Teaching the Neurological Examination in a Rapidly Evolving Clinical Climate

James M. Hillis, MBBS, DPhil; Tracey A. Milligan, MD, MS, FAAN

Disclosures

Semin Neurol. 2018;38(4):428-440. 

In This Article

Environment Factors

Utilizing Technology Appropriately

Technology is ubiquitous within most aspects of medicine, including medical education.[107] Several definitions refer to technology in education, including e-learning (using the Internet for computer-assisted instruction or distance learning), multimedia learning (using two or more types of media such as graphics or animation on a computer; this definition preceded the use of the Internet and e-learning), and blended learning (combining e-learning with traditional instructor-led training).[108] Neurological examination teaching has embraced these techniques, with the literature providing examples of videotaped vignettes and Web sites (Table 2).[109,110]

The advantages of using e-learning include increased accessibility to information, ease for teachers to update content, learner control over content and pace, ease of distribution, standardization of content, and accountability through built in tracking and assessment.[108] The evidence behind it has been systematically reviewed across four domains: knowledge gains, learners' attitudes, learning efficiency, and cost–benefit.[111] For knowledge gains, e-learning improves post-test multiple-choice scores when students are given tests before and after it. It is otherwise comparable, but not superior, to more traditional educational techniques. For learners' attitudes, it is preferred over slide/tape and text-based materials. For learning efficiency, there is no definitive advantage with one study showing a time benefit compared with text-based learning, but another study showed conflicting results. For cost–benefit, the review did not feel the existing literature had thoroughly evaluated this domain. A benefit has been shown in subsequent studies, with one calculating a 24% savings when excluding transition.[112,113]

Simulation has become a hot topic in medical education, although the current limitations of simulation devices make replicating the neurological examination difficult if not impossible.[114] Simulation can, however, be effective in teaching neurological procedures such as lumbar punctures or training for emergent neurological scenarios like status epilepticus.[115,116] It is important to realize that innovation in teaching the neurological examination does not necessarily require the latest technological advancements. One study reported the benefits of simply having a "Neurostand" with the equipment required to perform an examination.[117]

Adapting the Examination for Technology

Telemedicines, including teleneurology and telestroke, are becoming increasingly common. They allow neurology services to be provided to people who otherwise might not have access, including in rural or remote areas.[118] It has been shown that patients can be examined remotely, including with the NIHSS in the case of acute stroke.[119] Typically there will be a telepresenter who can help with more detailed examination maneuvers such as reflexes, with these examinations comparing favorably to face-to-face examinations.[120] A recent survey of neurology departments found that 63% thought teleneurology was equivalent to in-person care, 31% thought it was inferior, and 3% thought it was superior.[121] Two of the challenges moving forward include ensuring that telepresenters are competent at eliciting examination maneuvers and that neurologists can instruct the telepresenter and patient remotely. A proposed teleneurology curriculum has been developed that incorporates clinical skills.[122]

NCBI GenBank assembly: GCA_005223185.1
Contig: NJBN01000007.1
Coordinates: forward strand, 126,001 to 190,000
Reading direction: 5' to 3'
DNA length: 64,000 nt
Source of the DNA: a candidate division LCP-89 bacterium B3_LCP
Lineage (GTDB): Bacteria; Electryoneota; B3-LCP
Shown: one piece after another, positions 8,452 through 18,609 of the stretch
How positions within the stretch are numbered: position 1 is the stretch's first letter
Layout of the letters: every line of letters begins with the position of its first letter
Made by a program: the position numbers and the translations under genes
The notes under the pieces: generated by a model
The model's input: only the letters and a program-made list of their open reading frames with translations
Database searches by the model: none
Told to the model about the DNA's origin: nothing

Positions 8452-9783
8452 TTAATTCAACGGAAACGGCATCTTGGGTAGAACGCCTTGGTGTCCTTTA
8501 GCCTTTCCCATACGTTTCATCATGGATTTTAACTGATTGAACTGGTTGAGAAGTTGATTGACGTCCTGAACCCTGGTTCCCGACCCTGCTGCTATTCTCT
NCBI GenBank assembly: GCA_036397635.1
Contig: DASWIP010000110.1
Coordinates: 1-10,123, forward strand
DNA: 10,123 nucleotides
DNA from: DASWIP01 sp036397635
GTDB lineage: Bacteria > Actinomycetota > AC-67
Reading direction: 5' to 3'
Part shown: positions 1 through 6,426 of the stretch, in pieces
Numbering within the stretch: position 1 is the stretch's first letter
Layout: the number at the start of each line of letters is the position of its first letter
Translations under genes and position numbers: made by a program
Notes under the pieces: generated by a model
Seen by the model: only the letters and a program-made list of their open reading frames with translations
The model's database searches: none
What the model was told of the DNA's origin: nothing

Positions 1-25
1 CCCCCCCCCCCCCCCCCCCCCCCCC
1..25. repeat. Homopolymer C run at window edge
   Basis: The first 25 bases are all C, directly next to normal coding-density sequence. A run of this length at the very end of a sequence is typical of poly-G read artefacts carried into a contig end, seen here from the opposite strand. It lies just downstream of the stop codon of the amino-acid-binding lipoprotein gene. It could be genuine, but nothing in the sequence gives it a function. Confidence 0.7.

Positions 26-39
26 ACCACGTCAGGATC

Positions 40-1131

Matching Teaching to the Environment

The clinical environment has evolved to be faster paced and there are time pressures on everyone involved. Medical students have a busy curriculum combining clinical time with didactics. Teachers, including trainees and attending physicians, have their own time pressures, with interns spending only 12% of their time with patients due to other demands.[123] This lack of time applies to teaching, with 8% of interns and 36% of trainees spending no time teaching examination skills at the bedside.[124] Patients are also now admitted for shorter periods of time.[125] The importance of allocating time cannot be underestimated. A 1-hour outpatient session with a faculty member during neurology clerkships increases exposure to a comprehensive history and examination from 38 to 57%.[126] Both a didactic on the broader neurological examination and a targeted 15-minute session on ankle reflexes improve ability to elicit ankle reflexes.[127] Neurology care teams have therefore adopted several strategies to effectively teach the neurological examination in this environment (Table 3).

Peer-assisted learning is a way overcoming some of the time challenges. It involves more senior students teaching junior students and has repeatedly been shown to be effective for teaching clinical examinations.[128–133] A recent online tool at the University of Toronto has facilitated students giving feedback to peers.[109] It contains criteria for a student to assess a second student as they examine a third student; the completed assessment can then be emailed to the second student. The Web site additionally contains guides to the different examinations (although the neurology components were still being developed as this article was prepared). The Web site was accessed over 16,000 times in a year from around the world.

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